New Marquette Poll Finds Biden Lead Over Trump Stable at Five Percentage Points
The last Marquette Law School poll to be released before Election Day finds former Vice President Joe Biden the choice of 48% of likely voters in Wisconsin, with President Donald Trump trailing with the support of just 43% of likely voters.
The poll found 7% of likely voters will either not vote for either Biden or Trump, don’t know how they will vote or declined to say.
Two percent of voters said they will cast their ballots for Libertarian candidate Jo Jorgensen.
The results are little changed from the Marquette Law School poll conducted from Sept. 30 to Oct. 4, in which Biden was the choice of 47%, Trump the choice of 42% and Jorgensen the choice of 4%.
Those results also included those who were undecided but leaned to a candidate.
Among Republicans, 7% say they are voting for Biden, while 86% are voting for Trump, 3% for Jorgensen and 4% undecided or declining to say.
Among Democrats, 3% are voting for Trump and 92% are voting for Biden, with none for Jorgensen and 4% undecided or declining to say.
Independents say they are voting for Biden over Trump by a 36-28% margin, with 12% for Jorgensen and 24% undecided or declining to say.
What’s Surprising Is The Stability of the Numbers
According to Charles Franklin, director of the Marquette University Law School poll, the most striking thing about their polling this year is how little things have changed despite “a cacophony of events.”
“We have a five point lead for Biden today, we had a five point margin three weeks ago and we had a four point margin in early September,” Franklin said.
“Over the past 13 polls that we’ve done on the head-to-head matchup between President Trump and former Vice President Biden, Trump has led only once, and there was a tie last February, but the average of them all is about 5.5 %, with Biden in the lead,” he continued.
“And since May, every poll has been Biden by 5%, plus or minus 1%. And that’s really remarkable. That is much more stability than we saw in 2016, when we saw some polls with a substantial Clinton lead, others with a near tie. And in the end, we had Clinton up by six and of course, President Trump won,” he added.
Franklin said there are two messages to take away from that last point.
“The first is the polls can be wrong. And while we do everything we can to make them right, in the end, they are what they are,” he said. “And people should not put an unrealistic level of expectation on our poll or anyone else’s poll for that matter.
“I think our data show a modest but consistent lead for Biden, but I’ll say something now that I say before every election: polls don’t vote,” Franklin said. “It’s people that vote, the outcome of the election doesn’t depend on what the polls show. The outcome depends on people casting their ballots, having those ballots counted, and controlling American government in the way our Constitution calls for.”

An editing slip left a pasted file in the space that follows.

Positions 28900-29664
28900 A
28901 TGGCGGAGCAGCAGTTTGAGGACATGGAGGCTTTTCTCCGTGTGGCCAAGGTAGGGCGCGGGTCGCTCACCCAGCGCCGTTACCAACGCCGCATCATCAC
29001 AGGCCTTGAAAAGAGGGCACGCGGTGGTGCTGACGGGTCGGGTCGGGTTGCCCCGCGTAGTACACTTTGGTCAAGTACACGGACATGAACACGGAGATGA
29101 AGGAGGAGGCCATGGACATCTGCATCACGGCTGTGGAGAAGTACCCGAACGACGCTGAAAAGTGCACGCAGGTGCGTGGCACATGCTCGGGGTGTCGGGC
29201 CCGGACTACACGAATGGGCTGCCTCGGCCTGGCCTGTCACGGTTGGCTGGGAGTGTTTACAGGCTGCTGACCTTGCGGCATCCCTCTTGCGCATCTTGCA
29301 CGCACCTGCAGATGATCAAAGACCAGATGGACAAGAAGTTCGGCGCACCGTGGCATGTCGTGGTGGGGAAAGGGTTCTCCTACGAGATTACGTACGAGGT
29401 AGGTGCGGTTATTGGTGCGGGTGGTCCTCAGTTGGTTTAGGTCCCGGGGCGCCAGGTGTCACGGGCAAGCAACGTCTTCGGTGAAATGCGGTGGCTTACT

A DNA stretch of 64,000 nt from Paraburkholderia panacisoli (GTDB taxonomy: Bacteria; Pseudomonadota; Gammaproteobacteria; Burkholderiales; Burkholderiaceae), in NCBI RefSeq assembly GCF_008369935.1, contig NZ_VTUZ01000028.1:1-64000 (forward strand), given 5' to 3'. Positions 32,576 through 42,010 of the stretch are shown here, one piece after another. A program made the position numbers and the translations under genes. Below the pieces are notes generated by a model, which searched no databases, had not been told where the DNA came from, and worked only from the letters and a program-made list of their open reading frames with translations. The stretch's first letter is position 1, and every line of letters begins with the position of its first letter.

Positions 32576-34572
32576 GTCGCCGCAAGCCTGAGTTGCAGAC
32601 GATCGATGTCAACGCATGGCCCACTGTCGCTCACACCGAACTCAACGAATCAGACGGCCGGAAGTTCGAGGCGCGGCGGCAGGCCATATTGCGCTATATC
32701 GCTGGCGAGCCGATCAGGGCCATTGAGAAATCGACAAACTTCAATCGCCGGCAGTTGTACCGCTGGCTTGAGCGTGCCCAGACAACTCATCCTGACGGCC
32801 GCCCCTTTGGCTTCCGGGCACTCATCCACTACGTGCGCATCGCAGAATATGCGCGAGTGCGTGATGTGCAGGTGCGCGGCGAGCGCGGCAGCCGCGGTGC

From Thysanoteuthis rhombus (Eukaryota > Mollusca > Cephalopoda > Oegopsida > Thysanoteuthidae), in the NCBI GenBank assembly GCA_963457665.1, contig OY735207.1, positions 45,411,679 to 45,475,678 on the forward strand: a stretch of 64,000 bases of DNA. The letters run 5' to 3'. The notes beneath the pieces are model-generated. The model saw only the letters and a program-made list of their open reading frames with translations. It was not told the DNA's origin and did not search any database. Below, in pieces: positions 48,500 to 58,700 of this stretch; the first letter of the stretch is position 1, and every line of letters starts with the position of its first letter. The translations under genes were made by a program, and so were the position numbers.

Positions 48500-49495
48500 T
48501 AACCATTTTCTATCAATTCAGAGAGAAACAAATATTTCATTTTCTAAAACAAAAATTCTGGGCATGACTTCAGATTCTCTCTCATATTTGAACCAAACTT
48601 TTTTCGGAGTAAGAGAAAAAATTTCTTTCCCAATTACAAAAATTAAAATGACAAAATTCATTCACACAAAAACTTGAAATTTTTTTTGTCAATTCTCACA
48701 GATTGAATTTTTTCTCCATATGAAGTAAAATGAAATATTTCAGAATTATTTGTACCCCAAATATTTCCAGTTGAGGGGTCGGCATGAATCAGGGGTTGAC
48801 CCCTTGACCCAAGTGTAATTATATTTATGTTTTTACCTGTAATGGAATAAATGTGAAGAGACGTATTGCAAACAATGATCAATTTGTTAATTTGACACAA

Among likely voters, 91% say their minds are made up while 6% say they might change their minds. Among Biden supporters, 95% say their minds are made up. Among Trump supporters, 93% say their minds are made up.
Sixteen percent of likely voters expect Trump to win the election by a lot, 23% think Trump will win by a little, 29% think Biden will win by a little and 17% think Biden will win by a lot.
Eighty percent of Trump voters expect him to win and 11% expect Biden to win. Among Biden voters, 80% expect him to win and 6% expect Trump to win.
Twenty-seven percent of likely voters say they are very confident that the votes will be accurately cast and counted in the election, with 43% somewhat confident, 21% not too confident and 7% not at all confident.
Among Republicans, 61% say they are very or somewhat confident the votes will be accurately counted and 37% are not too confident or not at all confident. Eighty-two percent of Democrats are very or somewhat confident the vote will be accurately counted, while 18% are not too or not at all confident.
Choice of Ballot Type in November
In the poll, 41% of registered voters say they have already voted either by absentee or in-person early voting. According to the Wisconsin Elections Commission data, 37.5% of registered voters had voted as of the end of the poll’s field period on Oct. 25.
Among those who say they have already voted, 64% report they voted for Biden, 25% voted for Trump, and 2% voted for Jorgensen. An additional 9% declined to say for whom they voted.
Among those likely voters who have not yet cast a ballot, 35% report they will vote for Biden, 56% for Trump and 3% for Jorgensen. An additional 6% said someone else or declined to say how they will vote.
Views of Trump, Biden
Cares about you
Among all registered voters, 43% say “cares about people like you” describes Trump and 54% say this does not describe him.
Fifty-six percent say this describes Biden and 40% say this does not describe him.
Among registered voters, 44% have a favorable view overall of Trump and 54% have an unfavorable view of him. Forty-nine percent have a favorable view of Biden and 46% have an unfavorable view of him.
The poll was conducted Oct. 21-25, 2020. The sample included 806 registered voters in Wisconsin, who were interviewed by cell phone or landline, with a margin of error of +/- 4.3 percentage points. There are 749 likely voters, with a margin of error of +/- 4.4 percentage points.
Complete Poll results and methodology information can be found online at law.marquette.edu/poll.
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